Tuesday, August 30, 2016

Itsy Bitsy Christmas by Max Lucado Illustrated by Bruno Merz





Do you ever feel like you are too small or too ordinary? This is just how Itsy and Bitsy feel. When these two charming little mice hear that a King is coming to Bethlehem, they set off with great enthusiasm to find Him. Along the way, they are met with discouraging words telling them they are too little and unimportant for any king. Just when Itsy and Bitsy begin to believe they really aren't big enough for the new King, they learn that Christ the King has indeed come for everyone.

Crafted by bestselling author and master storyteller Max Lucado, Itsy Bitsy Christmas helps children understand God's great love and know that He sent His Son for all of us--little or big, young or old.



My first introduction to Max Lucado was through his book You are Special. Though a teenager  at the time, I was thoroughly enchanted and, thanks to those awkward teen  years, deeply touched by the simple yet true message. 

Lucado continues his theme of simple and true messages in his latest children's offering Itsy Bitsy Christmas   which is sure to become a Christmas favourite in our house due to a few factors.

First the illustrations. Courtesy of Bruno Merz the illustrations are a wonderful blend of soft, appealing colours which delight my youngest while still maintaining  enough detail and variety to capture my rambunctious older boy. Board books can definitely find it challenging to strike a balance that will appeal to different ages throughout the family but  Merz tackled this with skill.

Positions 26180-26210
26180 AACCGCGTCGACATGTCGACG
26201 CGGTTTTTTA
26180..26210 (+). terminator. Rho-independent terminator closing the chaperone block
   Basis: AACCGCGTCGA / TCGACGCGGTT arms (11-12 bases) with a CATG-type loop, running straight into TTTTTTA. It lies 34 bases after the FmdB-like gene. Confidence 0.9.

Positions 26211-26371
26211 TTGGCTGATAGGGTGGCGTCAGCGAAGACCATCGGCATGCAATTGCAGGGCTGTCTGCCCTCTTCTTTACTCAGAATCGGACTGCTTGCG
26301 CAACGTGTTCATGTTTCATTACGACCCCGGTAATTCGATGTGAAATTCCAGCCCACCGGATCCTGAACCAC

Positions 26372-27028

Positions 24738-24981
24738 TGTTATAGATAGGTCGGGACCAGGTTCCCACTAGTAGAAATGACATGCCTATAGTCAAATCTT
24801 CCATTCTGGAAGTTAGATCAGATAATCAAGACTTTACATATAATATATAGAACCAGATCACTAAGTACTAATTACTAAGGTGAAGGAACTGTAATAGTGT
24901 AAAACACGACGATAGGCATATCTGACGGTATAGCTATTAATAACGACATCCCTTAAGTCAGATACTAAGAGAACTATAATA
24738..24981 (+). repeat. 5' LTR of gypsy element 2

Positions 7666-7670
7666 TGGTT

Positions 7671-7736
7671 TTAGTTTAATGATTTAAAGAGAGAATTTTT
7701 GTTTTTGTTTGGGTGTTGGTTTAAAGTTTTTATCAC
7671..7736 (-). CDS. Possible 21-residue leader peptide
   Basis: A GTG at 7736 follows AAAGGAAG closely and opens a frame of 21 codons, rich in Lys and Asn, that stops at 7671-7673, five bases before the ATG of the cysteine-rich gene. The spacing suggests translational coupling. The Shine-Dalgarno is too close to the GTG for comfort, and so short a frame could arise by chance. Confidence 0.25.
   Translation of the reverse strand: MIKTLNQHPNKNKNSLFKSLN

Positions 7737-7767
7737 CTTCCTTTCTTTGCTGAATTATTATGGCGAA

Another feature I enjoyed with this book was it's construction. Usually with a board book readers  find themselves sacrificing quality or quantity of story.  Board books usually aim for lower word count due to their audience's estimated age. However, Itsy Bitsy Christmas is a full length story book. As a mom to two boys (did I mention they might be rambunctious?) It's  nice to know that my children can still pile up for  story time without  the book becoming an unintentional casualty.


Finally, the story was cute. The message was easy to understand and easy  showed the story's tagline of no one being "too little for God's love," Putting the story's focus on animals is certainly  not a new angle but it is one that is reused because it is so easy for children to identify, empathize, and attach too. Lucado  may use an old plot device to move his story along but the result leans more towards the timeless than the time  worn.

4.5 out of 5 stars.




Disclosure of Material Connection: I received this book free from the publisher through the BookLook Bloggers <http://booklookbloggers.com> book review bloggers program. I was not required to write a positive review. The opinions I have expressed are my own. I am disclosing this in accordance with the Federal Trade Commission’s 16 CFR, Part 255 <http://www.access.gpo.gov/nara/cfr/waisidx_03/16cfr255_03.html> : “Guides Concerning the Use of Endorsements and Testimonials in Advertising.